Astronomers get radio protection.
Last month, astronomers who focus on millimeter-wave emissions won protection for the signals they measure. At the World Radiocommunication Conference in Istanbul, Turkey, delegates agreed to reserve for astronomers nearly all microwave frequencies between 71 and 275 gigahertz that can pass through Earth's atmosphere. Millimeter-wave telescopes are vulnerable to interference from satellite signals at these frequencies.
Although commercial satellites don't currently broadcast at these high frequencies, now astronomers won't have to worry about interference from these or other devices in the future. The new agreement is "a win for millimeter-wave science," says delegate John Whiteoak of the Australia Telescope National Facility in Epping.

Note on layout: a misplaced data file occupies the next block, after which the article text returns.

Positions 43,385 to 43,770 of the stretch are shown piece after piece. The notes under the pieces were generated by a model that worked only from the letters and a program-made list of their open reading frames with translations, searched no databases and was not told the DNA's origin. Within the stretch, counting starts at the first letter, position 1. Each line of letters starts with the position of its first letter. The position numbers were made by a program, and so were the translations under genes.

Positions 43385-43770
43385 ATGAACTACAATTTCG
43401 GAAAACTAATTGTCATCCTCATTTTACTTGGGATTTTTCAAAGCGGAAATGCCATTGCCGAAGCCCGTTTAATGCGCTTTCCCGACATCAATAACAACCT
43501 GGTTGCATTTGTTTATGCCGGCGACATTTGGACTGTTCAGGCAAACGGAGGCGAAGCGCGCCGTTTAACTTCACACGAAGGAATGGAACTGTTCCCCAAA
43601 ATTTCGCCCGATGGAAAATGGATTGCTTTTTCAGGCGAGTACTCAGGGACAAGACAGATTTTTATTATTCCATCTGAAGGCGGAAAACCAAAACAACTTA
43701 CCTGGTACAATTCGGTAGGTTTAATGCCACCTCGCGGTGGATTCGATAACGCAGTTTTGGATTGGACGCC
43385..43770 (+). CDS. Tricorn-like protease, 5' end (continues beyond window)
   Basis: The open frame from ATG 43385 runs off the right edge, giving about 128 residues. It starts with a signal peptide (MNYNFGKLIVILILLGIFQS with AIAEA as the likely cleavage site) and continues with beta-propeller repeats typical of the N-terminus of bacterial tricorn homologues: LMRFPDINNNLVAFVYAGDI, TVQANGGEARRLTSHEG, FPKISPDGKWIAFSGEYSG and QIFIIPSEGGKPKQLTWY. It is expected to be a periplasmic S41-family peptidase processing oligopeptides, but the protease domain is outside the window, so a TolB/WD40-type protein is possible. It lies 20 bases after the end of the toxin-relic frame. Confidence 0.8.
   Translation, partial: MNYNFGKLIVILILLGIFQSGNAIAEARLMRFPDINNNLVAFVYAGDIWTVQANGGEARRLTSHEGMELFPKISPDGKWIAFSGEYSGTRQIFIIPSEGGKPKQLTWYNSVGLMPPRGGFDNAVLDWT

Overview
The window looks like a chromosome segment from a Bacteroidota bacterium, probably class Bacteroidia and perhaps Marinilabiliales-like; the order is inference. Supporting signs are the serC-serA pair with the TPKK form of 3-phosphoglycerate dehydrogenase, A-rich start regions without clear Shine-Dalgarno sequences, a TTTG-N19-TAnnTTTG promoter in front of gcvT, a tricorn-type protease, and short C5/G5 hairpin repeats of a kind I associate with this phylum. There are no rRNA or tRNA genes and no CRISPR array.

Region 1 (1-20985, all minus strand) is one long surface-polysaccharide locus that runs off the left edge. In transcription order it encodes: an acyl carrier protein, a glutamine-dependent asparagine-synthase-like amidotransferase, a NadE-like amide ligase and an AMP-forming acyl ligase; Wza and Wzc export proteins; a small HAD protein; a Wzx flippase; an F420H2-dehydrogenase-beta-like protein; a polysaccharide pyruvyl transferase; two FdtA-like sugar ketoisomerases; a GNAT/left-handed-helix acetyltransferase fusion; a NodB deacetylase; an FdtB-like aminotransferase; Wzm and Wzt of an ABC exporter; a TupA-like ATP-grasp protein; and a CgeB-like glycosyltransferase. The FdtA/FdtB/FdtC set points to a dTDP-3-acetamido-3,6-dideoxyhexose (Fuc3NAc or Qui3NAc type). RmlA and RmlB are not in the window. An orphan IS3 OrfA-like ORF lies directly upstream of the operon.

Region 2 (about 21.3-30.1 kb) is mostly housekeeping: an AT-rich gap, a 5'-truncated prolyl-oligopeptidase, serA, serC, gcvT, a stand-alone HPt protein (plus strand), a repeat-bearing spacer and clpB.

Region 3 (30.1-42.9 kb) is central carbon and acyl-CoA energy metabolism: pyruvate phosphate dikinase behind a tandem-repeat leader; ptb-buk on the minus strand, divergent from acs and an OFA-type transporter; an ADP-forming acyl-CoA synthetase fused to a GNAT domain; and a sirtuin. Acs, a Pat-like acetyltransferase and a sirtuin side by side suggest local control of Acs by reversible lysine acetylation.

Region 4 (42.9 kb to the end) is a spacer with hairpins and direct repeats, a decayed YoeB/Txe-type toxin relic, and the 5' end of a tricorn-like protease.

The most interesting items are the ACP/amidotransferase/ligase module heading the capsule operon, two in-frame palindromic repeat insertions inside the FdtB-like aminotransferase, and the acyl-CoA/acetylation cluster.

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|Article Type:||Brief Article|
|Date:||Jul 22, 2000|
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